Wednesday, May 27, 2009

Authorities Missed The Swine Flu Boat

The number of confirmed cases of Swine Flu in Australia is now more than 50. Yesterday morning it was 22. One of the biggest contributing reasons for this has been the arrival of the Pacific Dawn in Sydney on Monday. Despite some passengers showing symptoms, authorities apparently assumed it was seasonal flu and not the dreaded H1N1. 2000 passengers were allowed to disembark the ship, and disperse around Australia, some of them travelling interstate on commercial airliners. The result is 14 confirmed cases among the passengers, and exposure to hundreds or even thousands more people in shops cafes cinemas and airplanes before the call went out to urge the 2000 to quarantine themselves in their homes.

The vessel itself was cleaned, any staff showing any signs of illness were relieved of duty, and a fresh batch of passengers was taken on board. The ship then sailed on Monday night, heading to Queensland. Today it has been reported that there are three more suspected cases on board and Queensland authorities have turned it away from the holiday islands of the Whitsundays and diverted it to Willis Island near Cairns. It appears that the genie is well and truly out of the bottle, and questions are now being asked about the actions of New South Wales health officials and the operators of the cruise vessel.

There are of course no 100% guarantees, but Australia does have a well planned pandemic response protocol and it is supposed to be in place to prevent the spread of disease as effectively as possible. The official threat level has been set at “contain”, and we have been told that both the state and federal authorities have the power to detain travelers, and the vessels in which they travel, in order to safeguard public health. If that is so, the question is why was that power not used to hold the Pacific Dawn and its passengers at least long enough for the test results to delivered? Another vessel had been detained for several hours on the weekend before its passengers were released, so why not the Pacific Dawn?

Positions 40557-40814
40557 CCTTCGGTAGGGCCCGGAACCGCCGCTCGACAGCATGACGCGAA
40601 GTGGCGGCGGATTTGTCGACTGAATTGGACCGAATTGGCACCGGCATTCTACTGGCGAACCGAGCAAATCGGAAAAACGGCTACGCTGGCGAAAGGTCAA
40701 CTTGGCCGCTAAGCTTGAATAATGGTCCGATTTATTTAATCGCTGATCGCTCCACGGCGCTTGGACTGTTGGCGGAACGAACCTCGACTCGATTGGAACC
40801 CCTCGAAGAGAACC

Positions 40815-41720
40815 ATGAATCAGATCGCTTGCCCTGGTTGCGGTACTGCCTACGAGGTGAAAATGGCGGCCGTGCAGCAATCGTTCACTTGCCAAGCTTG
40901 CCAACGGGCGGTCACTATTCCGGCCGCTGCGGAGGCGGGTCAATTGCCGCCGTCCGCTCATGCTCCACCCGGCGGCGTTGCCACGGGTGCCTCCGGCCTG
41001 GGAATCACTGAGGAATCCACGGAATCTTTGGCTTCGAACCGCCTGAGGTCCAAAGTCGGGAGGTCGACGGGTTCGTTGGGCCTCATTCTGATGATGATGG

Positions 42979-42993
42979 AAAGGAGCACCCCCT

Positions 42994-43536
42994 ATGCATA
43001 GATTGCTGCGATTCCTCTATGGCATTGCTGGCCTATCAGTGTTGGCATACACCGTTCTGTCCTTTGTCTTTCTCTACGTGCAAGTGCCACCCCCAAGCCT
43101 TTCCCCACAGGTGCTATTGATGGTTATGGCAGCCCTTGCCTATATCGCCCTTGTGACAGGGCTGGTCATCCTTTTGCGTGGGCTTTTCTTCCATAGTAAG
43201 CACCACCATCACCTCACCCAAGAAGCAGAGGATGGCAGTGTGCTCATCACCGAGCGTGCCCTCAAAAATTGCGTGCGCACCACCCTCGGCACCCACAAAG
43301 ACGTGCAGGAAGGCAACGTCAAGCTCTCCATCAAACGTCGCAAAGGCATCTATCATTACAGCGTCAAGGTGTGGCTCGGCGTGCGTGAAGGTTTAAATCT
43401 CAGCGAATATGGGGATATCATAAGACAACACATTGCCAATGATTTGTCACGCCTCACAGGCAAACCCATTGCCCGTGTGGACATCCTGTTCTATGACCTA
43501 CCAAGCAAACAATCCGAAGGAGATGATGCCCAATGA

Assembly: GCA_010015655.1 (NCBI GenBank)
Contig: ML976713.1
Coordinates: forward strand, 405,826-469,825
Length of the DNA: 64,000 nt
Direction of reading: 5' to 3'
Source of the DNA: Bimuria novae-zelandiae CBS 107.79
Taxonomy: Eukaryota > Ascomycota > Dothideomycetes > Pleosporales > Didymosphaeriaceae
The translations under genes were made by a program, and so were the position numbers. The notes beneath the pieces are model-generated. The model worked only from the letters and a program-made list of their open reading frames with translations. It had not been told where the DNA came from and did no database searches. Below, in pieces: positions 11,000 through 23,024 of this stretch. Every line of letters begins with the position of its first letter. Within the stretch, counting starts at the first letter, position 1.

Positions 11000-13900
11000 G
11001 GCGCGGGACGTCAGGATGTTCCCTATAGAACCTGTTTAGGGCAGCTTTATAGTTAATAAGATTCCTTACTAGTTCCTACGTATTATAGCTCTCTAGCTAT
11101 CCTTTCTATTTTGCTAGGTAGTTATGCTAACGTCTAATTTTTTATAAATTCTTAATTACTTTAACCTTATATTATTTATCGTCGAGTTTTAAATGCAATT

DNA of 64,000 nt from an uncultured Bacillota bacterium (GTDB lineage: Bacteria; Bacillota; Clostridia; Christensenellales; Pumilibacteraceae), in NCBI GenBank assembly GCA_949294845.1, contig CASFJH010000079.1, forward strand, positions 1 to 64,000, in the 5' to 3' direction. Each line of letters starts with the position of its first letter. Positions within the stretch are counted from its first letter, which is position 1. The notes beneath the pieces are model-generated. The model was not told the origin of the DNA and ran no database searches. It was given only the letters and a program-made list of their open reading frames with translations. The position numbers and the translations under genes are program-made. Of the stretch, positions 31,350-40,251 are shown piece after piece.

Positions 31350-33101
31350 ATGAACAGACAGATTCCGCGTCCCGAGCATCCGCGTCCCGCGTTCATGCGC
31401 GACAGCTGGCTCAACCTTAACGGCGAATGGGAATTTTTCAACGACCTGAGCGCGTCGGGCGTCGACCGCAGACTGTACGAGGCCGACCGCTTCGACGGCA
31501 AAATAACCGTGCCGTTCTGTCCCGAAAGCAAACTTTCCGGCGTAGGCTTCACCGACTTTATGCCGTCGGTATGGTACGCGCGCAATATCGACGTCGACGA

That answer appears to be that an assumption was made that because the vessel had not visited ports known to be infected with H1N1 it was safe to conclude that those who showed symptoms had nothing more serious than the seasonal flu. If that is the case, then there’s really not much point in having a pandemic plan at all. If we learned anything from the equine influenza disaster at all it should have been that a moment of carelessness is all it takes to bring everything undone. On that basis, there is no room for anyone to make any assumptions, least of all people who should normally be guided by rational scientific processes.

We have been led to believe that we can rely on sensible responsible precautions to prevent the spread of swine flu becoming a serious problem. Perhaps it could, but for it to have any chance of success there must be strict adherence to proper quarantine procedures. It’s still not too late to keep the damage to a minimum, but perhaps it would have been easier to hold the Pacific Dawn for a few hours to be on the safe side. After all, weren’t we all brought up to believe that we would be better safe than sorry?

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